UK: The Scope And Development Of The Illegality Defence – Key Issues For Auditors And Directors

Last Updated: 23 June 2015
Article by Patrick Perry

Liquidators of companies may have breathed a sigh of relief in April of this year when the UK Supreme Court held that the dishonest directors of a company could not rely upon the "illegality defence" to defeat a claim by the company against them. Patrick Perry considers the impact of this far reaching decision for auditors and company management.

Auditors are appointed by the client company to provide audit reports, which contain their opinion on the truth and fairness of the company's annual accounts. In performing the audit tasks, auditors have essentially undertaken the duty to act as gate-keeper and watchdog of the company and its shareholders.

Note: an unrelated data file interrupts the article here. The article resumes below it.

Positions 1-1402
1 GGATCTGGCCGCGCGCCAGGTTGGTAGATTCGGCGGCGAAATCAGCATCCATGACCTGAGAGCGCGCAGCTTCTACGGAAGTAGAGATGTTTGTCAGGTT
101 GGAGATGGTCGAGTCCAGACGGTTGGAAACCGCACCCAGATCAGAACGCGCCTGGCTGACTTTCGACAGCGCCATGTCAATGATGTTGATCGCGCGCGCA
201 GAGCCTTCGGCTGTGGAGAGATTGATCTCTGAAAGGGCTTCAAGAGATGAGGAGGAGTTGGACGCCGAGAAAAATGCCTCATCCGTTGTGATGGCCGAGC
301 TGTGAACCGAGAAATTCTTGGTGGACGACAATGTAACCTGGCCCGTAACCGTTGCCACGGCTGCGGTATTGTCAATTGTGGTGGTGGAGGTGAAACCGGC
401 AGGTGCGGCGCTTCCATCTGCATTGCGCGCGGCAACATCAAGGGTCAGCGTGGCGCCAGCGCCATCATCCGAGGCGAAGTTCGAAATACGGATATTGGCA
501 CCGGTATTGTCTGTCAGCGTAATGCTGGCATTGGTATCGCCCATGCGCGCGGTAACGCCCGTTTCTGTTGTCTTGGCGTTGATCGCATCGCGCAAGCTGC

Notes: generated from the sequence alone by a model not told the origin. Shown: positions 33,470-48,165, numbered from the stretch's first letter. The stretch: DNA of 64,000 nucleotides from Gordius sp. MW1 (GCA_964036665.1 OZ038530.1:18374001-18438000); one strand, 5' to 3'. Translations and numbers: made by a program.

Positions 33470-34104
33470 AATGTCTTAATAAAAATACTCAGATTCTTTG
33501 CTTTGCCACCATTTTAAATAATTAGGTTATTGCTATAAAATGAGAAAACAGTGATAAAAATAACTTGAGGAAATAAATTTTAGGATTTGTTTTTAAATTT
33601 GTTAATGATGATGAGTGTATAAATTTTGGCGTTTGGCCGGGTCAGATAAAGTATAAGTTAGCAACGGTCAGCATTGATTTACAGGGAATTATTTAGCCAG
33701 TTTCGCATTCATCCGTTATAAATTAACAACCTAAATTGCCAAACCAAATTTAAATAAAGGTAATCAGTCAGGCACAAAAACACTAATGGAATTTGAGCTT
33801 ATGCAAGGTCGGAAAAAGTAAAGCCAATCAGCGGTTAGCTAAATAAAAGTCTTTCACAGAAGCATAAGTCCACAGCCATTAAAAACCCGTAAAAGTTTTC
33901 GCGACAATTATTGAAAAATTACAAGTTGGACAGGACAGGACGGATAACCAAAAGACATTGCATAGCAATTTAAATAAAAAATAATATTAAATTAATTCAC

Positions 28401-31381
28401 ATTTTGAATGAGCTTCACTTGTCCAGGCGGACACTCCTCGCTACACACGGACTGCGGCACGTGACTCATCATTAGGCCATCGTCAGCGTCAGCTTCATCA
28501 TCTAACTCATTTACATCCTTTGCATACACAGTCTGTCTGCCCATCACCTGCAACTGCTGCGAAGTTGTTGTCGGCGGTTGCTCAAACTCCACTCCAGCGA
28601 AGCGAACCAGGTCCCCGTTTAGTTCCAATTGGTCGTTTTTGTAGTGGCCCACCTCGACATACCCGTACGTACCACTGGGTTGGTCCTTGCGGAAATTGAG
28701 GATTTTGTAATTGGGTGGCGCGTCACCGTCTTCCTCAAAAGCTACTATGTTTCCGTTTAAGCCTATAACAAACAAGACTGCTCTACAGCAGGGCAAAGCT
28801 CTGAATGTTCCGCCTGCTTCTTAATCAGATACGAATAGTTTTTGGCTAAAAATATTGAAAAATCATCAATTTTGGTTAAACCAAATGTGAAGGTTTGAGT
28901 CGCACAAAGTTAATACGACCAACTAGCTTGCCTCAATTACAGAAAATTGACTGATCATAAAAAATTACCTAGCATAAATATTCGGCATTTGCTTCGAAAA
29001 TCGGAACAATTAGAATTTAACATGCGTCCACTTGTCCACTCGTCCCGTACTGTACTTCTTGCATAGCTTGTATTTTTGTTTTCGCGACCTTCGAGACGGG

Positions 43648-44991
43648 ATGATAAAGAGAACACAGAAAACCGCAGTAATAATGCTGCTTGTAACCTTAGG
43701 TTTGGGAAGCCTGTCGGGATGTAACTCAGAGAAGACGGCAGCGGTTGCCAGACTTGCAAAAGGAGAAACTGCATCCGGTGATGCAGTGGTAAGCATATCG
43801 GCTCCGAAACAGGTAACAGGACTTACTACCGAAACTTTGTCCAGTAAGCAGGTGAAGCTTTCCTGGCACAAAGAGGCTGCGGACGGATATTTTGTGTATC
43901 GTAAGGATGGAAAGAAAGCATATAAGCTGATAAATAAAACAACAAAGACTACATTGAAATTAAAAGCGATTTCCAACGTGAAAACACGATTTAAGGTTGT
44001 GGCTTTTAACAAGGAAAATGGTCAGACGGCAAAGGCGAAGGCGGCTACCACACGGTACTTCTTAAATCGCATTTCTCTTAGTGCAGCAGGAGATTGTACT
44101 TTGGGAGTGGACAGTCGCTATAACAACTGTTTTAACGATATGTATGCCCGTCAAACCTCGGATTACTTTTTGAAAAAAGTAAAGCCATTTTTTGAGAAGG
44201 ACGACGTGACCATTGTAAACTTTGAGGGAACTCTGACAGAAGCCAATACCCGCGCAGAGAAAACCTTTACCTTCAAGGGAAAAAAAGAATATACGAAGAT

During the course of an audit, should an auditor fail to detect unlawful acts that ultimately cause loss to his client company, he can face the risk of being held liable to the client company for breach of his professional duties.

However, what if the unlawful acts were committed by one or several members of the management of the client company, and the company claims against the auditors for loss suffered as a result of the illegal conduct? Are there any limitations on the potential professional accountability of auditors? If the company is effectively itself guilty of dishonest conduct, is it right that it can bring a claim against its auditors?

This article will provide a brief overview on the illegality defence and its application in a corporate context for directors and auditors, in view of the recent UK Supreme Court judgment in the case of Jetivia SA and another v Bilta (UK) Ltd and others [2015] UKSC23.

The illegality defence for auditors – Stone & Rolls